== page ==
‘The greatest gift’: Waymakers’ Laguna Beach Youth Shelter celebrates 40 years


Forty years after opening as the first youth shelter in Orange County, the Laguna Beach Youth Shelter has made a way for itself.

The shelter, operated by Santa Ana-based nonprofit Waymakers, began in 1979 as a place for homeless and runaway youths. Today, the shelter serves up to six young people at a time who suffer from mental health issues that have led to self-harm.

The shelter celebrated its 40th anniversary last week with a day-long open house. Visitors entering the sunny front family room could tour the 80-year-old home’s three bedrooms, basement recreation room and backyard. About 100 people ages 12 to 17 filter through the shelter each year for a three-week program that aims to give them therapy, coping skills and healthy routines.


“Graduation of the program here is really just the beginning of something new in their lives,” said Carol Carlson, the shelter’s program director.

Each morning, the guests wake up around 7 for a “shower, shampoo and shine” before eating together for a homemade meal at the dining room table. They write their daily goals on a chart on the wall and then go on a power walk before settling in at the house for study time, therapy and plenty of rest and leisure.

The kids are required to go to individual therapy once a day with one of Waymakers’ two licensed marriage and family therapists. They also do a group session several times a day and family therapy at least twice a week.

The one thing that’s not on the schedule? Electronics. The youths are not allowed access to phones or social media during their stay.

“We know they know how to use those things,” Carlson said. “We’re trying to teach them something new.”

Above the basement computer tables where the guests do their homework while they’re away from school, a sign reads, “No logging on to YouTube.” Instead of spending time in their rooms surfing the web, watching videos or roaming social media, they are encouraged to stay in the common areas to play games, read, write in journals, exercise or talk with their fellow guests.

All the while, Carlson said, they are learning coping mechanisms to deal with their issues.

“With mental illness … it makes you feel like you’re a stereo person living in a radio world,” Carlson said. “Sometimes the hopelessness is just overwhelming. And our goal is to make it so they can get through this really rough period in their lives and learn how to manage those symptoms and again reunify with their families.”

Twenty-four staff members work around the clock to feed the guests, clean the house, guide activities and offer other help. Melissa Whitworth, the shelter’s house supervisor, said the facility is often full of youth specialists, therapists and community volunteers.

“You just never know when crisis is going to strike,” Whitworth said. “You can never tell what’s going to happen, so you’ve got to be ready for it.”

Laguna Beach Police Chief Laura Farinella sometimes visits to share a meal with shelter residents. She said it’s important to make positive contact with them.

“We’ll sit around the table and we’ll ask them, ‘What is your experience with law enforcement?’ And they all kind of look down on their plate, because it has not been positive,” Farinella said. “That’s why we’re here. We want you to see that there’s another side of law enforcement and we’re here to help.”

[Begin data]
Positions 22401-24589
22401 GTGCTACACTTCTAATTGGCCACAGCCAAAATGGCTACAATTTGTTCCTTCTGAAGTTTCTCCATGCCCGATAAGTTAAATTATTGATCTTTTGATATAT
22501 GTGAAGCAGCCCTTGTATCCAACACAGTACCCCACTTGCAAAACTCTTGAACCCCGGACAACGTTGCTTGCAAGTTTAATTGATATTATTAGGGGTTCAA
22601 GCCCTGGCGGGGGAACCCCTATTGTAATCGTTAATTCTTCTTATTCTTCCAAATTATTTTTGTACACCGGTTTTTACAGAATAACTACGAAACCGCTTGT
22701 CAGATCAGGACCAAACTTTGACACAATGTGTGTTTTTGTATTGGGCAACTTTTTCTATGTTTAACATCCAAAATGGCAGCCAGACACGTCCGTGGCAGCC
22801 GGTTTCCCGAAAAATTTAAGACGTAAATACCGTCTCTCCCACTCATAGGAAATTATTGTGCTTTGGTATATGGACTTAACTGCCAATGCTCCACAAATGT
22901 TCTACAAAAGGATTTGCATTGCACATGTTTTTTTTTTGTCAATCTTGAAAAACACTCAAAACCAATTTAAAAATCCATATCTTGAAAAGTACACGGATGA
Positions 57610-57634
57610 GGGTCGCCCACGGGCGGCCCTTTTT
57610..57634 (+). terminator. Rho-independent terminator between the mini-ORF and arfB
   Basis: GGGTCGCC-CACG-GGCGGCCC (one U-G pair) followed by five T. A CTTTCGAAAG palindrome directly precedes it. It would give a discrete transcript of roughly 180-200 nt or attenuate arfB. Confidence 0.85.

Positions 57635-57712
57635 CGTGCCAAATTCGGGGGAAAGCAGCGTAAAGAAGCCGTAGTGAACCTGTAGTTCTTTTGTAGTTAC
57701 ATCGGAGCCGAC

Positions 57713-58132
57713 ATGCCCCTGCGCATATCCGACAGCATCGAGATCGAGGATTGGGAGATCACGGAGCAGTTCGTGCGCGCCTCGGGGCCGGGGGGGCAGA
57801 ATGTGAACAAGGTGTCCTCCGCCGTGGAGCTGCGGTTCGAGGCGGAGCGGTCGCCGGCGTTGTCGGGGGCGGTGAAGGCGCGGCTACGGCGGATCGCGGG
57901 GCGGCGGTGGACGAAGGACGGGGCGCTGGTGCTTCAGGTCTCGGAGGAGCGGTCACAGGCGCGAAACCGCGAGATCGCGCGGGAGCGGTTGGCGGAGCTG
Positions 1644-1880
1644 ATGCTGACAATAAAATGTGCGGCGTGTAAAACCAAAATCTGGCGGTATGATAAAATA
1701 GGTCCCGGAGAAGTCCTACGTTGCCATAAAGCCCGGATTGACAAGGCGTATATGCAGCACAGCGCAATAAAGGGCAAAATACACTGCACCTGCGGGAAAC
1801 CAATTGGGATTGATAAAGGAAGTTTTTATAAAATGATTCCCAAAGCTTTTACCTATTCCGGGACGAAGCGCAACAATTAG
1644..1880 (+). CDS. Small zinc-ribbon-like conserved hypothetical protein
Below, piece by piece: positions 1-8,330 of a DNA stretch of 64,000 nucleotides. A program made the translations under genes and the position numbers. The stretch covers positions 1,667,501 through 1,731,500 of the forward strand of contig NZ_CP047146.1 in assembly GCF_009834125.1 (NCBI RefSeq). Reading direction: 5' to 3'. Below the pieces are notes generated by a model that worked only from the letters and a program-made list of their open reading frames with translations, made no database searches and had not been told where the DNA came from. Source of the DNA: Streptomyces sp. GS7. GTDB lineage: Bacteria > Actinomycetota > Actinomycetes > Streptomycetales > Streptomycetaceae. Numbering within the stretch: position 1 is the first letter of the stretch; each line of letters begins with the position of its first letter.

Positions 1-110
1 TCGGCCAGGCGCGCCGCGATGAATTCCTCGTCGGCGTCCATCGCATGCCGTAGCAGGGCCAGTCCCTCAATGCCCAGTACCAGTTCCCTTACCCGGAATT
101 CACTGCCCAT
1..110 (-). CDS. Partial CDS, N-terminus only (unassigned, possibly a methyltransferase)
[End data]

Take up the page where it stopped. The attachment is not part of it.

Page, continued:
The youths arrive at the shelter from all over Orange County and in a variety of conditions, Carlson said. Some have attempted suicide. Many are referred after a mental health check-in at an area hospital.

“They need a safe timeout so they won’t harm themselves,” said Carlson, who has volunteered or been employed at the shelter for 31 years.

Last year, 94% of shelter guests “successfully and positively” reunited with their family members, Carlson said.

In the past 40 years, the shelter has seen children’s needs change, Carlson said. In its first decade, most residents were homeless or runaways, though many likely had undiagnosed mental issues, she said. In the 1990s, drug and alcohol use spiked. The shelter responded with increased education.

By the 2000s, homelessness had again become a recurring theme. Today, Carlson said, about 30% of shelter guests don’t have secure housing. When those residents graduate from the program, Waymakers links them and their families with housing resources through the Orange County Health Care Agency.

As the shelter’s resources grew over the years, so did its waiting list. Waymakers took over operations of a youth shelter in Huntington Beach and celebrated its 12th anniversary there last year. Another Waymakers shelter opened in Tustin in 2016.

“We grew very responsibly,” Carlson said. “We stuck to what we knew how to do and we looked at the population we were serving and saw its needs.”

In the 31 years she has worked at the shelter — 21 as a staff member and 10 before that as a volunteer — Carlson said she has seen many graduates of the program return to the place that helped them.

She remembered a former resident who returned to the shelter as a grown man with his 3-year-old son. The man told her he had grown up in an abusive situation but that the shelter helped him break the cycle and change his family’s legacy.

“That is the greatest gift you could ever have,” she said, “to know that you helped somebody change their story, their future.”